8. On 23 May 2006 the Municipal Council of Samedan rejected the objection. The applicant lodged a motion with the administrative court of the canton of Graubünden which was rejected by judgment of 27 November 2006. The administrative court considered, inter alia, that the municipality did not have an obligation to hear expert submissions by the Federal Commission for the protection of historic buildings or by the Federal Commission on nature and homeland protection, because the instant case did not fall within the Federal State's competencies.
9. On 15 January 2007 the applicant lodged an appeal under public law as well as an administrative appeal with the Federal Tribunal. He complained that the swimming pool would create emissions of steam and noise which exceeded the limits allowed under the regulations for the protection of the environment and that the presence of such an installation in the quarter was contrary to the rules for the protection of historic buildings, to which the applicant's house belonged. He further alleged that the remainder of the planned building would not respect the pertinent legal regulations. Finally, he complained that the proceedings before the Samedan Municipal Council had been unfair.
10. By letter of 13 February 2007, the Federal Tribunal invited the Federal Department of Interior to submit comments on the applicant's appeal. On 13 April 2007, the General Secretary of the Federal Department of Interior submitted two pages of comments to the tribunal. He considered, in particular, that the building permit did not violate the provisions of the Federal Law on Nature and Homeland protection, because the building project did not fall within the Federal State's competence. In the 1960s, the Federal State had subsidised archaeological searches and restoration work on the Samedan church. However, these subsidies did not constitute Federal tasks and did not establish the Federal State's competency. It followed that the Federal provisions necessitating further expert examination were not applicable in this case. Furthermore, the Federal Department considered that the building project did not have a relevant impact on the centre of Samedan. On 20 April 2007 the Federal Tribunal forwarded a copy of the comments to the applicant for information. The applicant received it on 23 April 2007.
11. By judgment of 16 May 2007 the Federal Tribunal rejected the applicant's appeals as being admissible, but unfounded. With regard to the admissibility of the appeal under public law, it noted that the applicant contested the lawfulness of a building permit and that he complained, in particular, about the arbitrary application of the town planning law. Under the pertinent case-law, an appeal under public law was only admissible if the legal provisions relied upon also protected the applicant's own interests. In view of the fact that the applicant's building marked the historical centre of Samedan, the Tribunal concluded that the provisions serving the protection of the overall appearance of the locality also served the protection of the applicant's building. With regard to the admissibility of the administrative appeal, the Tribunal considered that the applicant's building was situated at a distance of only a few metres from the place where the impugned wellness centre was to be constructed, leading to the conclusion that the applicant had an "interest warranting protection". The Federal Tribunal considered, however, that the appeals were unfounded because the pertinent legal provisions had not been breached in the instant case. With regard to the applicability of the Federal Law on Nature and Homeland protection, the Federal Tribunal considered that the fact that the church had been restored with the help of federal subsidies did not mean that all building projects in the church's vicinity fell within the competency of the Federal State.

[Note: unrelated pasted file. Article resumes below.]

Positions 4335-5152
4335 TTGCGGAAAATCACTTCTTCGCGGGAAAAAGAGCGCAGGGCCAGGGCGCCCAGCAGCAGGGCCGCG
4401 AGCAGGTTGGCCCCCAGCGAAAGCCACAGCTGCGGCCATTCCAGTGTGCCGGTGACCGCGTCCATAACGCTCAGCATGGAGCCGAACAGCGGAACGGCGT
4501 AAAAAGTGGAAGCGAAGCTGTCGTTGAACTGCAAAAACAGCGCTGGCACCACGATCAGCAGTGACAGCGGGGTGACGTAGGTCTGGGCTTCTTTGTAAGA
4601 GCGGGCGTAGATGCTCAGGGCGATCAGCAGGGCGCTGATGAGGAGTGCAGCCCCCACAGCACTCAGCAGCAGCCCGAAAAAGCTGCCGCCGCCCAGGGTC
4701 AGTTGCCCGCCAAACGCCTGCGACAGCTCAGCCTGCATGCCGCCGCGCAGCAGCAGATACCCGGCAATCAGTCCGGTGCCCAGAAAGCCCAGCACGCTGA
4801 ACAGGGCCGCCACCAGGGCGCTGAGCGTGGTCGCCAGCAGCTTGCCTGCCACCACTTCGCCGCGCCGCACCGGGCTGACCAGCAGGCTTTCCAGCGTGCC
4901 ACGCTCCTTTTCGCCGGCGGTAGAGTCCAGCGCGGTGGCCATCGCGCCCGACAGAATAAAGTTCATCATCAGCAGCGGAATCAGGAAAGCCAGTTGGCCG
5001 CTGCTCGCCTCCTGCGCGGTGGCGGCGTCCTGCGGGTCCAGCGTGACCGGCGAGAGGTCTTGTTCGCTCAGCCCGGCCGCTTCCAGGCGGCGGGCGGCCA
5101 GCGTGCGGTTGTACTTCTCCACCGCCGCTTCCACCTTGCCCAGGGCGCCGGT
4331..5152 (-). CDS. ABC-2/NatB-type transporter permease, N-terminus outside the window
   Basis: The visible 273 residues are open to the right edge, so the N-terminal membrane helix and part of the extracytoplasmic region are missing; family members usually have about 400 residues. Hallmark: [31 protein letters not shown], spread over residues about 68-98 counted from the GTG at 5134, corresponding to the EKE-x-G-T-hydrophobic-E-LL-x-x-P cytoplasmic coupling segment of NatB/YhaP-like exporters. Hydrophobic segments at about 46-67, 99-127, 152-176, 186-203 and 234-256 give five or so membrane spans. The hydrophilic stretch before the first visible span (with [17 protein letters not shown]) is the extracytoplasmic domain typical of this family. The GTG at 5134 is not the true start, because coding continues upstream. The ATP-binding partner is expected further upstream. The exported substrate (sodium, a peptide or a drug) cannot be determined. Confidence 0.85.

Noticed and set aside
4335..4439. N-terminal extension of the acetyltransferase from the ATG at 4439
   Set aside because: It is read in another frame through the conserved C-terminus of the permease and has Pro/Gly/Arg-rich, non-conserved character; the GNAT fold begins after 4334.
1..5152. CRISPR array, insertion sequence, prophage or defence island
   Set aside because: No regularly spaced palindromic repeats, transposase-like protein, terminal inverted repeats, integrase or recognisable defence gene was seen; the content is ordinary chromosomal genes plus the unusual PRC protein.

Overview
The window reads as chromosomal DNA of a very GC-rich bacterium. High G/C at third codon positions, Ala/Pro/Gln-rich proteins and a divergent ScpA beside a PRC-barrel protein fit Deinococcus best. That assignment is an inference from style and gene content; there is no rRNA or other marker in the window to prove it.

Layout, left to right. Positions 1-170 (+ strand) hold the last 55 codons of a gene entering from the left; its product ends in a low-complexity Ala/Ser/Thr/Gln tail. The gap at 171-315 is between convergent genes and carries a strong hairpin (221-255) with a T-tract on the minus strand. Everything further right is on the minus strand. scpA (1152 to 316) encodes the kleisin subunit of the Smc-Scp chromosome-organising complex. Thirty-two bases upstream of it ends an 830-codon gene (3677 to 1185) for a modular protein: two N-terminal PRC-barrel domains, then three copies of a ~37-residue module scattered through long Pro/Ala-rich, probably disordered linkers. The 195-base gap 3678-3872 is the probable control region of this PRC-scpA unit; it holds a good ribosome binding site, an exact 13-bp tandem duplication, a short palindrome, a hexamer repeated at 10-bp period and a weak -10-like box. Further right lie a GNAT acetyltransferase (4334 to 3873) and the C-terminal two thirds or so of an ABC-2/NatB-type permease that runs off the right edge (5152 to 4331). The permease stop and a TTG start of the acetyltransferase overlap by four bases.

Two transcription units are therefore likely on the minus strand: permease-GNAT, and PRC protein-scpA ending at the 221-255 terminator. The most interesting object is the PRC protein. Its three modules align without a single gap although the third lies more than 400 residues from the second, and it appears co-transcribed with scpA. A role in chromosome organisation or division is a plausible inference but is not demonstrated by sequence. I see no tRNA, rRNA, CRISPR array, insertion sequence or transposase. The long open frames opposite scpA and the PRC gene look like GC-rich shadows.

II. RELEVANT DOMESTIC LAW AND PRACTICE
12. The relevant provisions of the Federal Law on Judicial Organisation( Organisationsgesetz ) as applicable at the time of the instant proceedings read as follows:
Fourth Title: Public Law proceedings before the Federal Tribunal
Exchange of written submissions
"1. If the tribunal orders an exchange of written submissions, it serves the appeal on the authority which had issued the impugned decision or act, on the adverse party and on other possible parties. It sets an adequate time-limit for submitting the case-file and comments.
2. If the reasons for the judgment or decision are contained for the first time in the authority's submissions, the applicant may be granted a time-limit allowing him or her to submit supplementary observations.